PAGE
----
London Plan going to the printer

News 29 January 2021: Secretary of State (Mr Jenrick) has agreed to the Mayor’s latest set of revisions so now the Publication London Plan is being sent to the printers. It was a developer’s dream from the outset & is now even worse, especially for low- and moderate-income Londoners, for most ethnic minorities and for productive enterprises. Scroll down to the end of this post for our assessment.

15 January 2021: Deadlock was reached between the Mayor of London Sadiq Khan and the Secretary of State (SoS) Robert Jenrick but the SoS has pulled rank and dictated changes to the Plan which are now embodied in a new version from the Mayor.  This seems bound to give us an even worse London Plan than we were expecting a year ago and reads like something from a past era. What happened? A summary…


22 May 

London Plan Examination in Public (EiP) ended after 34 days over 5 months. About 80 community groups spoke including Just Space; many more wrote in. 

Our main concerns:

Plan is a developers’ charter and needs to be a plan for justice. Only the preface has this stress on justice.

No consideration of alternative strategies, including our own;

Dire impacts this plan would have on lower-income Londoners & groups protected under the Equality Act 

Weak approaches to climate change and bio-diversity, lacking urgency, targets and timeframes.

The changes we asked for:

In housing, prioritise meeting the huge and growing backlog of need for low-rent (council) housing (demonstrated by the GLA’s own studies) in place of targets for open-market housing which so few can afford

A complete halt to new Opportunity Areas until impacts so far have been evaluated and a transparent, democratic system devised for their designation, design and implementation

Need for community audit and review for major schemes alongside design review

Protection of industrial / employment land and buildings and of green space from speculative housing development

Convincing ways of paying for social and physical infrastructure without cutting in to the provision of low-rent housing, contributing to unsupportable increases in housing density and probable land price inflation.

And hundreds of smaller changes

8 October 

The Panel of Inspectors’ report came out, ducking most of the major issues.

It failed to challenge the Plan’s low ambitions for low-rent & affordable housing, which flew in the face of the evidence and would lead to a mounting backlog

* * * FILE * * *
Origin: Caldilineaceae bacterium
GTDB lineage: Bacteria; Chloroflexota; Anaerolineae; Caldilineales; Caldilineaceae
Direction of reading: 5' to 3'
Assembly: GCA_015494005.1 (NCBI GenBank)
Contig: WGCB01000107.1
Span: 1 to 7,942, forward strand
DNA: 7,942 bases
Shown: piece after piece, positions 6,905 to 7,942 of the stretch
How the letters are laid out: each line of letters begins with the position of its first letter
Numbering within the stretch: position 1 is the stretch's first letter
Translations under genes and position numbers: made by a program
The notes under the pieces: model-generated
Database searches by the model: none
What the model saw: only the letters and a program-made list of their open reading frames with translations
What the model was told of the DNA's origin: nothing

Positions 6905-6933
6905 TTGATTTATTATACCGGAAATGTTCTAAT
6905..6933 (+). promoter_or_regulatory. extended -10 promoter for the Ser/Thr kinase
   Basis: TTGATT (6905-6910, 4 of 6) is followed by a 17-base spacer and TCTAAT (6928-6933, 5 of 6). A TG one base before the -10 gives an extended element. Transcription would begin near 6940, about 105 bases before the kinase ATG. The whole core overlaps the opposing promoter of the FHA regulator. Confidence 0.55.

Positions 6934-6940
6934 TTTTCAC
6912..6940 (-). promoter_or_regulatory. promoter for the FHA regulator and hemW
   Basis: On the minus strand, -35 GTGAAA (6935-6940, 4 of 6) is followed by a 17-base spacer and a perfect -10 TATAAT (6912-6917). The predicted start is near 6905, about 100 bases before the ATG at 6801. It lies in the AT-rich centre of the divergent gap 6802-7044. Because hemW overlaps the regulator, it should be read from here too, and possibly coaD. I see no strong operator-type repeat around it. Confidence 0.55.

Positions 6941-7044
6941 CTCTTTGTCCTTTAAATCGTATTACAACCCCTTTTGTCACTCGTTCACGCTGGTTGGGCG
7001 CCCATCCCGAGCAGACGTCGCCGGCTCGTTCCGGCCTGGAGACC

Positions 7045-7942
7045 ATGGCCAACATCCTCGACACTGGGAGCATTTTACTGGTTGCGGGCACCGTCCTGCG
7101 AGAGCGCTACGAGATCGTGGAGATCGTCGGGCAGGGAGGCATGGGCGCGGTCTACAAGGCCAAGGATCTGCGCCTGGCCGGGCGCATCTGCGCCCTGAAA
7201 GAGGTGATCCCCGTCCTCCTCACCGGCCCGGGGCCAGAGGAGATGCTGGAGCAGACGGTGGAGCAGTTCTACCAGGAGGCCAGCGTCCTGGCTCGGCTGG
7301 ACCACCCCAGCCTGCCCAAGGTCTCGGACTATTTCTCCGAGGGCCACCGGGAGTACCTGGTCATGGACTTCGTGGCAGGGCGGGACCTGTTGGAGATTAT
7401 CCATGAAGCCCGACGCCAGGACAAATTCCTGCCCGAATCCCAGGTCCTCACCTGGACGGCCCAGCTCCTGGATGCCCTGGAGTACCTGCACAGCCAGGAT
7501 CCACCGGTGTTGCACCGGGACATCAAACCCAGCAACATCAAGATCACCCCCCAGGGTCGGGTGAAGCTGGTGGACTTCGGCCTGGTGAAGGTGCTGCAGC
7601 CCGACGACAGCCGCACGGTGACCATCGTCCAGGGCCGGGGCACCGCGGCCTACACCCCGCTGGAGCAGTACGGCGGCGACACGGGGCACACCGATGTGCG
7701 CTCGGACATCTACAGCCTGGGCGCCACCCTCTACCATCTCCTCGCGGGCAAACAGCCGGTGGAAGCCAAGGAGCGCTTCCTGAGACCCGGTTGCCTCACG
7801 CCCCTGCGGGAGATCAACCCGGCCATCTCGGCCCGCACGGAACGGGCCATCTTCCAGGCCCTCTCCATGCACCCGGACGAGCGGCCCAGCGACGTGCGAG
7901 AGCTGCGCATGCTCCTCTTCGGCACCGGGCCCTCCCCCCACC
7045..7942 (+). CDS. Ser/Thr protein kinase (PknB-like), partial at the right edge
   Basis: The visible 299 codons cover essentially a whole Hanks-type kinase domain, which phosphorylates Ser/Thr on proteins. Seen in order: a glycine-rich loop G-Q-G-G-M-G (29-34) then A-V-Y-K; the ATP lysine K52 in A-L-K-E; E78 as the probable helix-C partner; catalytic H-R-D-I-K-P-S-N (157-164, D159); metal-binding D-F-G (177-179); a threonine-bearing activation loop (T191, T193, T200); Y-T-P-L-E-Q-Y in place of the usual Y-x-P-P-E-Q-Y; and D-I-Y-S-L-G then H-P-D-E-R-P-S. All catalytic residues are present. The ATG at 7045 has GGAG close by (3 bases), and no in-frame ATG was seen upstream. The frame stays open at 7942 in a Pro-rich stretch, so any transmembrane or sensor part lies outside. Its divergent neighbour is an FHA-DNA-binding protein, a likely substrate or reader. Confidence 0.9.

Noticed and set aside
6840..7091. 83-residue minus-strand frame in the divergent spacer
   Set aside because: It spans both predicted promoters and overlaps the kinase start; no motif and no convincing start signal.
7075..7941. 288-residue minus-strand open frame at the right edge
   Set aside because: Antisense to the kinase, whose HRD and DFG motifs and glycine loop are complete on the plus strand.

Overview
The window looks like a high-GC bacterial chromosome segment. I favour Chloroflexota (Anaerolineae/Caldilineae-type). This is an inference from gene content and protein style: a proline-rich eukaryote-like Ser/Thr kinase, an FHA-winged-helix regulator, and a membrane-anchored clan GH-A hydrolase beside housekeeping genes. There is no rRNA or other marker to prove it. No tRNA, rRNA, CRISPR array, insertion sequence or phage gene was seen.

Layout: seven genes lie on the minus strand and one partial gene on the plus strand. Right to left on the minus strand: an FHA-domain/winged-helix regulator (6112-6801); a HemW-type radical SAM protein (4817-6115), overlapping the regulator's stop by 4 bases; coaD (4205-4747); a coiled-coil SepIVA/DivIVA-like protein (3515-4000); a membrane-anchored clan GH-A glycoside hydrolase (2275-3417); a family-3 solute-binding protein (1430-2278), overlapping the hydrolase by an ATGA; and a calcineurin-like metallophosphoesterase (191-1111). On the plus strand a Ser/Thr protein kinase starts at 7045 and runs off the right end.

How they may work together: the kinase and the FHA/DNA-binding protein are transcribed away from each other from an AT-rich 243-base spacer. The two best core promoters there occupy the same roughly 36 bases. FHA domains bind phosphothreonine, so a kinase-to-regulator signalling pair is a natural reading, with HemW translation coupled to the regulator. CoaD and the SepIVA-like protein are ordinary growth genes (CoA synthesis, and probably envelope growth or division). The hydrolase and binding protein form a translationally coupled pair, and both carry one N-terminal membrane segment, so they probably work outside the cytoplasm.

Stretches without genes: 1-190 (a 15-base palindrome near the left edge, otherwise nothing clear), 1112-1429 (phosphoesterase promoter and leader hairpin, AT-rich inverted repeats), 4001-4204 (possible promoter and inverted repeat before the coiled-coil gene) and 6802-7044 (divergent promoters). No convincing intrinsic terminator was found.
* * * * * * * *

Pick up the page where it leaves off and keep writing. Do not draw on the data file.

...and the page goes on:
It swallowed the Mayor’s proposed removal of density limits and their replacement by ‘design’ negotiations at Borough level

It proposed that the Plan’s “Good Growth” policies should be downgraded and described as Objectives, even though they cover important issues such as health, which are not seen elsewhere in the Plan, and add egalitarian impetus to others

It considered the Small Sites policies unfeasible and proposed their deletion, with a consequent 20% reduction in the housing capacity for London

On the positive side the Panel did recommend strengthening community role in planning, but it considered GLA had (after doing the extra work we demanded) satisfied the Public Sector Equality Duty

The Panel recommended strengthening of industrial land protection & provision which we welcomed but proposed less protection for Green Belt and Metropolitan Open Land.

9 December 

Mayor of London released his ‘intend to publish London Plan’ and sent it to the Secretary of State for approval. The Mayor’s Plan accepted most of the Inspectors’ recommendations including the downgrading of Good Growth Policies.

It rejected the Panel’s recommendations to narrow the definition of Gypsies and Travellers, to rule out the review of Green Belts, to be less restrictive on developments on Metropolitan Open Land and to increase protection of industrial space. 

This version of the Plan has lowered targets for housing output, reflecting the Panel’s rejection of the Small Sites policy – mainly significant for outer London.


We told the London Assembly on 3 February why we thought they should reject the plan.

13 March 

The Secretary of State finally replied to the Mayor; a rude and critical letter saying: housing delivery had been ‘deeply disappointing’, house prices had risen, worsening affordability, strategic sites had stalled, eg Old Oak, estate regeneration has “onerous conditions” [these are the hard-won conditions to prevent demolition without democratic ballots, and are not part of the Plan], buying a home is crucial so people can have “a stake in society” so priority to Shared Ownership and First Homes. And he disagrees with rent control (which is anyway not in the Plan).